‘Smart pill’ doesn’t improve schoolwork

The “smart pill” isn’t so smartreports Nature. ADHD (Attention Deficit Hyperactivity Disorder) meds improve classroom behavior for the first year or so, but do little for academic achievement, according to “a growing body of evidence.”  

In the early 1990s, the MTA study began following four groups of elementary children with ADHD. They received medication, behavior therapy, medication and therapy or whatever care they had already been receiving.

After 14 months, the medicated groups showed better control of ADHD.  The drugs/therapy group had higher grades, but the regular care group was second best. And the gains didn’t last.

By three years in, the four groups had become indistinguishable on every measure. Treatment conferred no lasting benefit in terms of grades, test scores or social adjustment. Eight years later, it was the same story. 

. . . A 2013 review of randomized controlled trials longer than 12 months similarly concluded that there is scant evidence for improvements in ADHD symptoms or academic performance lasting much beyond a year.

A few studies show long-term gains in academic performance, but the boost is small and fades over time.

About Joanne

Comments

  1. Deirdre Mundy says:

    Reading the article, they improve the ability to complete boring, pointless assignments, but not the ability to learn…

    So maybe, an alternative treatment for ADHD would be to cut out boring and pointless classwork?

    • Obi-Wandreas says:

      Possibly; the ability to complete tedious work with no obvious value for no other reason than the fact that it was assigned by your supervisor, however, is as necessary a life skill as any.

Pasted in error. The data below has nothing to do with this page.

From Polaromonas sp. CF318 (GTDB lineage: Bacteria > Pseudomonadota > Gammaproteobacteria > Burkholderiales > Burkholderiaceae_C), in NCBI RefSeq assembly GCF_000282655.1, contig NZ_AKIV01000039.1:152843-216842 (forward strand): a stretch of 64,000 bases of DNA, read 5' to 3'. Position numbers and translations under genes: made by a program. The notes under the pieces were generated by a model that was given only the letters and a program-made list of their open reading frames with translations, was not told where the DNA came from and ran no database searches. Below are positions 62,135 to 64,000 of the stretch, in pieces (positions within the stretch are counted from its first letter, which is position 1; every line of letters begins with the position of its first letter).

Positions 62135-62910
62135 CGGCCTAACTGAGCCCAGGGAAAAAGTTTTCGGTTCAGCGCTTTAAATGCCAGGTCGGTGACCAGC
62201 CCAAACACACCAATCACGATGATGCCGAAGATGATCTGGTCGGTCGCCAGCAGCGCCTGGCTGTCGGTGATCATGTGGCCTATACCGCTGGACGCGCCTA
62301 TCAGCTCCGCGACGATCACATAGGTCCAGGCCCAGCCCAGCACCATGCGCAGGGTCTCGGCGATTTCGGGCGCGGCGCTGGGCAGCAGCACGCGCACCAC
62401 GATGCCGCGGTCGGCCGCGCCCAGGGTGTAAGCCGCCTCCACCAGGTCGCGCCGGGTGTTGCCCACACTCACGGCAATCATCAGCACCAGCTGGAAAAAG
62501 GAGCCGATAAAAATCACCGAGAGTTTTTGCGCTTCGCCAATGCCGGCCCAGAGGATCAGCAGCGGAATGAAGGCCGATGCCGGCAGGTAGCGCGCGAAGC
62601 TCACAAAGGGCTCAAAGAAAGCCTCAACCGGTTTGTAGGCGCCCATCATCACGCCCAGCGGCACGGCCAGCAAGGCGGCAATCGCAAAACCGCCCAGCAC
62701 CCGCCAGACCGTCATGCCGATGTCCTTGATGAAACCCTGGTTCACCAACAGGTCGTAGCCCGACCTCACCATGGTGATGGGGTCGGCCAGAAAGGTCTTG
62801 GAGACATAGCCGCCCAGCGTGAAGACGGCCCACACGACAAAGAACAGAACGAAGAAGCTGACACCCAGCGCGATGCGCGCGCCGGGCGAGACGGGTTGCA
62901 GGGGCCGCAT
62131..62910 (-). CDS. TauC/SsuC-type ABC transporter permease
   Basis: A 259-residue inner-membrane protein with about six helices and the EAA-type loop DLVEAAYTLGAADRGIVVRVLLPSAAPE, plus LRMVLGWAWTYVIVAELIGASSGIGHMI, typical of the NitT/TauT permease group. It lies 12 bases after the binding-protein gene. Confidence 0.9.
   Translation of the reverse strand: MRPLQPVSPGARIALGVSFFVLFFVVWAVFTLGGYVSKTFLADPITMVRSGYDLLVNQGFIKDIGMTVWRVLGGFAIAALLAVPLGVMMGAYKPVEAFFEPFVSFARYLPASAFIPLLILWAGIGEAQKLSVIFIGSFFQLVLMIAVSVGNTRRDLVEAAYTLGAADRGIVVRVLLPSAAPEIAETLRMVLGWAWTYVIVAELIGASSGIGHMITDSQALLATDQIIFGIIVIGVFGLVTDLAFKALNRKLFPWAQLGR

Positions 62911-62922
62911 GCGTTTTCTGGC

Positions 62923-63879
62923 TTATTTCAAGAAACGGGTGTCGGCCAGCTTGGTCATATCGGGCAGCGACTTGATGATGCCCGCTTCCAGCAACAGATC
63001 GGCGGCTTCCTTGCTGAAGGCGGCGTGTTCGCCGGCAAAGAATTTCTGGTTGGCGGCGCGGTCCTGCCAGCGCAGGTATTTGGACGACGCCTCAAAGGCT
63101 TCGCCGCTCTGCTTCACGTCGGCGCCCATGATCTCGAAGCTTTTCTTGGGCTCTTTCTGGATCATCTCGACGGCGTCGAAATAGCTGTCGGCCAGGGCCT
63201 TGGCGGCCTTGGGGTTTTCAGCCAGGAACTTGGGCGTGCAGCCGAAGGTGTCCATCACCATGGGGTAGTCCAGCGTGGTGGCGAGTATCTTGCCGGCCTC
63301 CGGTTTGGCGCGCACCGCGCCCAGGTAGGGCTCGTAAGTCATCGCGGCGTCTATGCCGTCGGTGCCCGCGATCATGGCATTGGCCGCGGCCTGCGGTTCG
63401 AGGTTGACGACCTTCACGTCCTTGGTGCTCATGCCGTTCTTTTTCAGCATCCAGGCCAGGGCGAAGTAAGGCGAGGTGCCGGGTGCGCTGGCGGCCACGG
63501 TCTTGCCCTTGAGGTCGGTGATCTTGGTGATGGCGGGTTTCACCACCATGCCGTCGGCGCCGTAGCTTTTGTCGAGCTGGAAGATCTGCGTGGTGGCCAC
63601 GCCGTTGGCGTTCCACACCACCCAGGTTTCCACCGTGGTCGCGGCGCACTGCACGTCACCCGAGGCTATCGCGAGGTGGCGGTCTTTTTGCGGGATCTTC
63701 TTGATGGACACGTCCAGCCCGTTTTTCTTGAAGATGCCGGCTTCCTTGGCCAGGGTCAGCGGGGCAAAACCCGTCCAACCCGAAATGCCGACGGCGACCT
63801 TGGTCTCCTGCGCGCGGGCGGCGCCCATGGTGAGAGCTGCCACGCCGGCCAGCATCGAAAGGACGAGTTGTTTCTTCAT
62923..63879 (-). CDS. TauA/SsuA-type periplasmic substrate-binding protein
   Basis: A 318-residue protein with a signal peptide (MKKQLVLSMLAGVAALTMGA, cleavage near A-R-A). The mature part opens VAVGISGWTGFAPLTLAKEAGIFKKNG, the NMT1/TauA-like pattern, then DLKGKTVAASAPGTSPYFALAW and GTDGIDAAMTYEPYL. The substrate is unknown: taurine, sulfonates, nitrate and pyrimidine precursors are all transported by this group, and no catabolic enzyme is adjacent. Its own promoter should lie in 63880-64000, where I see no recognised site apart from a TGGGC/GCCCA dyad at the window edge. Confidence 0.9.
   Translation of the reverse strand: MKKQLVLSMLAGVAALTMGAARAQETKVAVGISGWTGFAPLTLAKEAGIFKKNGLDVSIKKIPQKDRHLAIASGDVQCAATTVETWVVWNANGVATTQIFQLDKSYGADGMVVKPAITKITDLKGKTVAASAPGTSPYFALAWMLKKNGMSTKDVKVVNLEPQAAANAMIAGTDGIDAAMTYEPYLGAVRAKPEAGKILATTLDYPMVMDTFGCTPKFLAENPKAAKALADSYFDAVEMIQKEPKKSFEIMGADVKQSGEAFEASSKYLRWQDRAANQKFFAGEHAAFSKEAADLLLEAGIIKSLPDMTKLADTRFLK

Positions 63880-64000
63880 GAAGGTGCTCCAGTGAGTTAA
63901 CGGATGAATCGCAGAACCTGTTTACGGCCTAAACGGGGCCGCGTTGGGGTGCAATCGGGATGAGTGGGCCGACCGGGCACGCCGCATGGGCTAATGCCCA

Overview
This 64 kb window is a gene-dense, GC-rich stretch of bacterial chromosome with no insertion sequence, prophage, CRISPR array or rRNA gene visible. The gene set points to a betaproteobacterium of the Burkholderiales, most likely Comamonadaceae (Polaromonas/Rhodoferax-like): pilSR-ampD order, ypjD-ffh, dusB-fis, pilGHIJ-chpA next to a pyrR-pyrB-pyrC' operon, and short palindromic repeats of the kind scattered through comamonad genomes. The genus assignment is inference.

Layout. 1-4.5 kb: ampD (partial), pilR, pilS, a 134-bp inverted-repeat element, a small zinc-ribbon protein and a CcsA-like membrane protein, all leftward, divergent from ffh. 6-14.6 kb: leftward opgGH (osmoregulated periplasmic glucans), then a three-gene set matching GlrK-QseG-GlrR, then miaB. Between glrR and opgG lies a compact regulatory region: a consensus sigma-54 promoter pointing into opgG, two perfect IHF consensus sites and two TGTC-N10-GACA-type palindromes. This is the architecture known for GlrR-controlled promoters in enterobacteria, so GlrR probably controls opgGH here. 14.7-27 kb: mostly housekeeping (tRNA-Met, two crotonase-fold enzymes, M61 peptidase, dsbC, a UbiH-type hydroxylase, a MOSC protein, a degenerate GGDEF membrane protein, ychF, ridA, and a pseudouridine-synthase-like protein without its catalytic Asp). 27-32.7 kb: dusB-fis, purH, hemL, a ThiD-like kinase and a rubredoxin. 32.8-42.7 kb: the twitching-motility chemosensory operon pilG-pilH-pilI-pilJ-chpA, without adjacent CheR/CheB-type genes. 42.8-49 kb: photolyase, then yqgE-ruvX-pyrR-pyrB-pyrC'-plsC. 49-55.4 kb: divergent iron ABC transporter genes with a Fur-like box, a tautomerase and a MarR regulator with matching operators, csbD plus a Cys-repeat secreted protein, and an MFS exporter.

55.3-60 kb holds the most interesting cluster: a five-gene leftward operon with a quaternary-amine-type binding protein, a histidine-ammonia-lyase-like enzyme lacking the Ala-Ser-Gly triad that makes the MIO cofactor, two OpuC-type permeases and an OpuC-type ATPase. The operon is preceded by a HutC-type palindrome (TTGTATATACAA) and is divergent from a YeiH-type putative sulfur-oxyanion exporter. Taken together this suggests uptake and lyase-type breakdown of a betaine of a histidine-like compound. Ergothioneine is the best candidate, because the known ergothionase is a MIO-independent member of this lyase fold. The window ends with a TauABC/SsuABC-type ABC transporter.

This is leaving aside also the fact that kids are seldom good judges of whether or not an assignment is pointless – often the point isn’t apparent until much later. And for kids, ‘pointless’ is often simply a synonym ( or excuse ) for ‘boring’. It is the boring but necessary tasks that take up the bulk of anyone’s day, and kids need to learn the life skill of being able to suck it up and deal.

      • Popping a pill does not teach life skills.

        The evidence (if you read the article) seems to imply the pills might have a short-term effect. For a few months, they help. Long-term, however, there’s no difference in grades or test scores.

        Is middle school homework an essential life skill? I have to say, from my standpoint, people flee pointless work as soon as possible–and there’s no connection between success and putting up with boredom.

  2. Ironically, it appears that medication is most effective when taken by non-ADHD young people to boost their performance on one-time tasks (tests, etc).

  3. I remember a situation where a new grad was trying to deal with a kindergarten student who cursed, spat, bit, hit, threw books and chairs at classmates and teachers and attacked classmates with scissors. She was large enough to require three adults to remove her from the classroom for time-outs. The rest of the class was terrified of her. Her mother would not even allow her to be tested for a behavioral disorder because her older kid had been diagnosed and she said that was racist County policy would not allow her removal, so the entire class was terrified all year. Not all parents care about the possible impact of their child’s presence on the rest of the class. Unfortunately. In my old public school, she would have received a good spanking (if lesser measures failed, as seems likely) or two, delivered by the principal, in the presence of a teacher. I think that lots, likely the majority, of “behavioral disorders” are simply feral kids who have never been properly socialized.